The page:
Coldplay loses emotional depth on fifth studio album.
Coldplay’s fifth studio album, Mylo Xyloto (pronounced my–lo zy–letoe), is the band’s first release since 2008’s Viva La Vida or Death and All His Friends, which enjoyed tremendous commercial success. Their third album, X&Y, claimed the same honor in 2005, moving 8.3 million copies globally. With multiple Grammys and album sales of around $50 million to their name, Coldplay has become one of the biggest bands of the past decade.
That being said, recent interviews indicate some uncertainty from the group. “We got to a very low place on the last record where we felt not very popular,” lead singer Chris Martin told the Sun tabloid. “But it was refreshing as it made us start from scratch — a clean slate.”
When questioned about competition in the industry, Martin expressed trepidation over Coldplay’s continuing ability to maintain an edge. If they mean to compete with younger top acts, they need to re–inject more raw emotion into their music.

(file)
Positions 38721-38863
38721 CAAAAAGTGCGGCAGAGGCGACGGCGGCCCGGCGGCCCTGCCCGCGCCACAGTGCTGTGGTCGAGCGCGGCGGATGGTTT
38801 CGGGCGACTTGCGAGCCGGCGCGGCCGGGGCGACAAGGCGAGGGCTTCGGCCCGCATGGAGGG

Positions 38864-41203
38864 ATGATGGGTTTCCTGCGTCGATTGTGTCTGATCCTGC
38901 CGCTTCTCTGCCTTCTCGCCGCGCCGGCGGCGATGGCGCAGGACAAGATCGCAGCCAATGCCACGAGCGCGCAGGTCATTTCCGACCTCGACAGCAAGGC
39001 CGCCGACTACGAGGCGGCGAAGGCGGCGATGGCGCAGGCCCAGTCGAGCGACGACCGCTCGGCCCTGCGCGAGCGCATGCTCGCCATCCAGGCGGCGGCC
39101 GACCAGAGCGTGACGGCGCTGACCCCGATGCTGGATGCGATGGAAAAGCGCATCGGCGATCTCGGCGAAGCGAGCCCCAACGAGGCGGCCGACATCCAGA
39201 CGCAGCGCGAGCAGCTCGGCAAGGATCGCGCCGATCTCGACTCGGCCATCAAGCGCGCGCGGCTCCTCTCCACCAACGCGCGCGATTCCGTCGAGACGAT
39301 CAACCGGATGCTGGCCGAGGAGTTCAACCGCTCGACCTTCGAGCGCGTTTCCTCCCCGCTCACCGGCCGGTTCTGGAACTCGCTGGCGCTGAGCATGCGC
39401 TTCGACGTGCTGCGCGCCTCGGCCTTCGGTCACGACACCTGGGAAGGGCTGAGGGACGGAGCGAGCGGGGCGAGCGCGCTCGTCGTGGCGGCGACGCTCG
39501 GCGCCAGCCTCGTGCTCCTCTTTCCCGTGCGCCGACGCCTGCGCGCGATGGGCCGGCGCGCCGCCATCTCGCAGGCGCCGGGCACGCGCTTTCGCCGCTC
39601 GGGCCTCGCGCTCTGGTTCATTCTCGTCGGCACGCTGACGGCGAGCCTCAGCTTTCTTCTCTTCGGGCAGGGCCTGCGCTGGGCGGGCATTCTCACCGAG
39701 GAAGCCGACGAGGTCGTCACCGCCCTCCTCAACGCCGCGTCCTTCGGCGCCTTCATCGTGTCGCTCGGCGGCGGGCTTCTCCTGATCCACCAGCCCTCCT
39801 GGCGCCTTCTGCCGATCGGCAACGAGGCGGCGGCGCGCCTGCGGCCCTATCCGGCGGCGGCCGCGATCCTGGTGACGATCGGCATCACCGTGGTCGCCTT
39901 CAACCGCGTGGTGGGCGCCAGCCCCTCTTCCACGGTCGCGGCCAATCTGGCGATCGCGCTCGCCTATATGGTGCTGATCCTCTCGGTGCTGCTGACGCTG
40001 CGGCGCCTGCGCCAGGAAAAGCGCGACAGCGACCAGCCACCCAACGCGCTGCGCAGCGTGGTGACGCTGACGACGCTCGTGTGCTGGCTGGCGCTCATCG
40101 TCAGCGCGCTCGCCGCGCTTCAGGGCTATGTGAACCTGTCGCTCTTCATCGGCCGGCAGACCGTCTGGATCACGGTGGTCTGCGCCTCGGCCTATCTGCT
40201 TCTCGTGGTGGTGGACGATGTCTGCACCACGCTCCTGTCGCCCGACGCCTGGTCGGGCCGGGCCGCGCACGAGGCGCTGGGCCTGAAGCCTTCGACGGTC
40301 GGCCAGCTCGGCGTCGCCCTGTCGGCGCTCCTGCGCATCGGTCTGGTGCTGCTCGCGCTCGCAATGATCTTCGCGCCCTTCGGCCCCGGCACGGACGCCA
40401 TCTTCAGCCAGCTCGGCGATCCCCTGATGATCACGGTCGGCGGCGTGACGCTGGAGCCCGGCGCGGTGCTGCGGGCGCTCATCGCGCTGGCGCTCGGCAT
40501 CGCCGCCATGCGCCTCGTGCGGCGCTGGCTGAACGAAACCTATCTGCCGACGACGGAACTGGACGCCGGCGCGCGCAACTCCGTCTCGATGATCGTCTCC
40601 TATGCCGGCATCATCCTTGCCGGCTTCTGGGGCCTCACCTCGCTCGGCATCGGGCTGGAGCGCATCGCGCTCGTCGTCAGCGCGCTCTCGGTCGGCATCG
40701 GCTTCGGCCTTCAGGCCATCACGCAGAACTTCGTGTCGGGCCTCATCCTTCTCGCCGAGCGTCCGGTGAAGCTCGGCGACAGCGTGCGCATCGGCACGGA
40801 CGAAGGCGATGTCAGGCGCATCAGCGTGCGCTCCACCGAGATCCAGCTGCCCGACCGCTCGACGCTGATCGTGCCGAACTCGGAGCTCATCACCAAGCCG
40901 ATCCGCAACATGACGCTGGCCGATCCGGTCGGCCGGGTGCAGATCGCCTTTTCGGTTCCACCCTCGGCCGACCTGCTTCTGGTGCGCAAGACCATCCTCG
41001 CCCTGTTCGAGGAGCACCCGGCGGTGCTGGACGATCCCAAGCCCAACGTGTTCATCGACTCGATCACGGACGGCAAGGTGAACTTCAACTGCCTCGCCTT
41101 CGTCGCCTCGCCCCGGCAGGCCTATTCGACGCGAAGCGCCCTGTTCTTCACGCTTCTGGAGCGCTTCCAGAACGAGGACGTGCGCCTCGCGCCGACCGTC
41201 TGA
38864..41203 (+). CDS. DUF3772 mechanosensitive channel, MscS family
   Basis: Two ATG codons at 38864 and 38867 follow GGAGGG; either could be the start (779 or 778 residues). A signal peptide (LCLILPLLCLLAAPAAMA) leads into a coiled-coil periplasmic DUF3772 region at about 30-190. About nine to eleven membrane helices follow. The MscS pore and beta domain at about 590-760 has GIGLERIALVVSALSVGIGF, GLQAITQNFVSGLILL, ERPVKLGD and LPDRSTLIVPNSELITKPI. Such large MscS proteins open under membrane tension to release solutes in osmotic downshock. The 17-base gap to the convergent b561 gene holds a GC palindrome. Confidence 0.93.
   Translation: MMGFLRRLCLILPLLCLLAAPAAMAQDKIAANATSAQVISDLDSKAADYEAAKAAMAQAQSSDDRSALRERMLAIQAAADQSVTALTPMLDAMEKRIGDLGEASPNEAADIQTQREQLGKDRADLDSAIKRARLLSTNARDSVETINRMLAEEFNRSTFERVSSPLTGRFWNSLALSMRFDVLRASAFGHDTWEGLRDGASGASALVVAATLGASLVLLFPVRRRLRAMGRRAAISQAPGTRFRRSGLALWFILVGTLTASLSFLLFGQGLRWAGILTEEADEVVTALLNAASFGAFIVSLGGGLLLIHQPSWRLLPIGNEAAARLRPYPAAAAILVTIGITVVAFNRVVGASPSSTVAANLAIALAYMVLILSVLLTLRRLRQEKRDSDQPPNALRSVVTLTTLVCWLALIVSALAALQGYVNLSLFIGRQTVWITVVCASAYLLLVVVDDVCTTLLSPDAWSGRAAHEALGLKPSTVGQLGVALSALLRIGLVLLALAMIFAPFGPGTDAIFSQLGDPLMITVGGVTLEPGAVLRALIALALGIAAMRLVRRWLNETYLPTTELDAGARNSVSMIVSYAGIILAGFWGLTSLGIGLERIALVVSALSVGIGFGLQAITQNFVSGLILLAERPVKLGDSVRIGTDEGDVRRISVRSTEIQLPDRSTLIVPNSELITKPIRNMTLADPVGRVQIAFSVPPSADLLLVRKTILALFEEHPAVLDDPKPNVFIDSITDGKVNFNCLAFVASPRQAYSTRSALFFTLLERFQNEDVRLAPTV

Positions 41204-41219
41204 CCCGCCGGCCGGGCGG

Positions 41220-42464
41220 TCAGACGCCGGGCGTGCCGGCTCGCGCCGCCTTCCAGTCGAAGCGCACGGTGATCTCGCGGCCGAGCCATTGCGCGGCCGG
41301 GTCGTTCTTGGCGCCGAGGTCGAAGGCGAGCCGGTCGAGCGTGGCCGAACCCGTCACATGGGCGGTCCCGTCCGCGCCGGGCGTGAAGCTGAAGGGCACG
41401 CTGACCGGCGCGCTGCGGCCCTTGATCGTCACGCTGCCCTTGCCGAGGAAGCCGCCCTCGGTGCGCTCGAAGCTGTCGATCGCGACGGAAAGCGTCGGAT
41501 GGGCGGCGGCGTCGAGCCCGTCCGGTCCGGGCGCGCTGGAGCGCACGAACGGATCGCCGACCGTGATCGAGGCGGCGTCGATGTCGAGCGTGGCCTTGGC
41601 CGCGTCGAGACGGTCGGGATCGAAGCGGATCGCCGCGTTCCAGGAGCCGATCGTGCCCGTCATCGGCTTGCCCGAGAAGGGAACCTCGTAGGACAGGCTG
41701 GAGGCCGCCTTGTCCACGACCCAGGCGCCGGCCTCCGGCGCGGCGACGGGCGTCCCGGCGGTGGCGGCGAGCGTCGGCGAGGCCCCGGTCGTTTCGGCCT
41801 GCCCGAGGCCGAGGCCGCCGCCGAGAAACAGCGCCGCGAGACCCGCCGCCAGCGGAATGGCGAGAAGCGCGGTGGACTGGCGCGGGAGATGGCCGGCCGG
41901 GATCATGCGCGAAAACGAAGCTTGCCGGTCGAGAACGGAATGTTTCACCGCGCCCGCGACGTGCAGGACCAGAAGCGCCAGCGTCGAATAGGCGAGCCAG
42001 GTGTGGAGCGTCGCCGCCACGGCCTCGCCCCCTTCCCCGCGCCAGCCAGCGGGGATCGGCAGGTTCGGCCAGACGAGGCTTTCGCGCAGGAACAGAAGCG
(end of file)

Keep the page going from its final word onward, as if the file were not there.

In response to press inquiries about the title, Martin has insisted that “it doesn’t have any meaning.” This statement says a lot about the character of the album as a whole. Lacking the strong chorus and profound songwriting of earlier albums, the lion’s share of this album’s lyrics is annoyingly repetitive and overly simplistic.
However, the two slow, acoustic songs, “U.F.O.” and “Us Against the World,” allow for a heartfelt vulnerability to shine through, which is the signature of Coldplay’s emotional music in previous albums.
These make me want to love the album, but again, I fear that longtime Coldplay fans will simply find it to be too comparatively shallow on the whole. The songs seem to channel Bob Dylan, while forgetting the beauty of depth in lyrics and sound. Much of the album seems like a forced detour from the familiar, especially with the duet of Rihanna and Chris Martin on “Princess of China.”
Perhaps it can be said that the only flaw of this album is trying too hard, which will certainly be felt by carefully attuned and loyal Coldplay fans. Yet, overall, these efforts will be appreciated, and with the catchy collection of album tracks, it is sure to go multi–platinum.
Sounds Like: A great band on the decline
99–Cent Download: “Paradise”
Good For: Coldplay loyalists